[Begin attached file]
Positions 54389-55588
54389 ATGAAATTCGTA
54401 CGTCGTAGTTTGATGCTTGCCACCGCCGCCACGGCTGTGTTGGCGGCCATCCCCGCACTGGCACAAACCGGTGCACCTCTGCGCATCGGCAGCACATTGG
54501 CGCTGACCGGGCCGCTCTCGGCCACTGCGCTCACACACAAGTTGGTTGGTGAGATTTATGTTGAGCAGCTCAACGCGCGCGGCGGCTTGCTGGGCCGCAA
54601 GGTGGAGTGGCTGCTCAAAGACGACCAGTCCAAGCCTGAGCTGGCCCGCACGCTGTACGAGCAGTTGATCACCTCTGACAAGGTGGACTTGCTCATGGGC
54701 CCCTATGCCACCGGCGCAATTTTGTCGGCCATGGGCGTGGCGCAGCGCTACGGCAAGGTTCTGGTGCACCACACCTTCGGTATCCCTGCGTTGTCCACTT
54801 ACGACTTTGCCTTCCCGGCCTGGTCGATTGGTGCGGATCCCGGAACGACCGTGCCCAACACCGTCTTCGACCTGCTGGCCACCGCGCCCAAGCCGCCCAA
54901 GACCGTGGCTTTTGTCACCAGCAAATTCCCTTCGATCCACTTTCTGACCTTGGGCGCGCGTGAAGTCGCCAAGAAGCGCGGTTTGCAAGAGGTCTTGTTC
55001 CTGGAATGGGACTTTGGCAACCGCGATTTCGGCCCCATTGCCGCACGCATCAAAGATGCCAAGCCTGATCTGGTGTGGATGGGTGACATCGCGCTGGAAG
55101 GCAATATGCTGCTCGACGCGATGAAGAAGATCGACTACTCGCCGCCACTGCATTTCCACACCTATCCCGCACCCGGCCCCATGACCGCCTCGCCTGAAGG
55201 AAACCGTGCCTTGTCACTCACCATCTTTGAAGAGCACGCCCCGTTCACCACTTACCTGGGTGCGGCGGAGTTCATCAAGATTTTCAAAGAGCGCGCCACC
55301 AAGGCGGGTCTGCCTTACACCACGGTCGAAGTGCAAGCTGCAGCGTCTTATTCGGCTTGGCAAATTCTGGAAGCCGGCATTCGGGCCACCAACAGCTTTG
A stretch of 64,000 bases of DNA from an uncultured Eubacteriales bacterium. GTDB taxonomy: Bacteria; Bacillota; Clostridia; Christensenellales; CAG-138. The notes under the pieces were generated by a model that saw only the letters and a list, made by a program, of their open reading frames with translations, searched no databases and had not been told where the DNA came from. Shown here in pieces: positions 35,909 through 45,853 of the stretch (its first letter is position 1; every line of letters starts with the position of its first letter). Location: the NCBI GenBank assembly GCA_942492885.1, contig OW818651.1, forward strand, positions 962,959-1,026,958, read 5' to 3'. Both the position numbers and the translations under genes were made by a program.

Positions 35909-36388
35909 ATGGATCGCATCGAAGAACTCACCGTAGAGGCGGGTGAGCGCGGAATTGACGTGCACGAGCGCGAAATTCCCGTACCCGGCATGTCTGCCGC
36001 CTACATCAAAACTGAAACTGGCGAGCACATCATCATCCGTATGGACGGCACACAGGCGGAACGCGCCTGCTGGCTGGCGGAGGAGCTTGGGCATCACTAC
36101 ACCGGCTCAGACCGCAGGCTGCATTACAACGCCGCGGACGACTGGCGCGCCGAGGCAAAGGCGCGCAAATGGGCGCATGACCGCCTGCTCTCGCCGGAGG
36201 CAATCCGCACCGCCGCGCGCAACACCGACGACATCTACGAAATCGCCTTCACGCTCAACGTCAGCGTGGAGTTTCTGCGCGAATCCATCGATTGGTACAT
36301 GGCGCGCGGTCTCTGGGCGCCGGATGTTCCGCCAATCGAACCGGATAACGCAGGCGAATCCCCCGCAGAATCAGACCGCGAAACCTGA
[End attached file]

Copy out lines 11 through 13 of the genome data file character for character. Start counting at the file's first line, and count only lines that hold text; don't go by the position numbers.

55201 AAACCGTGCCTTGTCACTCACCATCTTTGAAGAGCACGCCCCGTTCACCACTTACCTGGGTGCGGCGGAGTTCATCAAGATTTTCAAAGAGCGCGCCACC
55301 AAGGCGGGTCTGCCTTACACCACGGTCGAAGTGCAAGCTGCAGCGTCTTATTCGGCTTGGCAAATTCTGGAAGCCGGCATTCGGGCCACCAACAGCTTTG
A stretch of 64,000 bases of DNA from an uncultured Eubacteriales bacterium. GTDB taxonomy: Bacteria; Bacillota; Clostridia; Christensenellales; CAG-138. The notes under the pieces were generated by a model that saw only the letters and a list, made by a program, of their open reading frames with translations, searched no databases and had not been told where the DNA came from. Shown here in pieces: positions 35,909 through 45,853 of the stretch (its first letter is position 1; every line of letters starts with the position of its first letter). Location: the NCBI GenBank assembly GCA_942492885.1, contig OW818651.1, forward strand, positions 962,959-1,026,958, read 5' to 3'. Both the position numbers and the translations under genes were made by a program.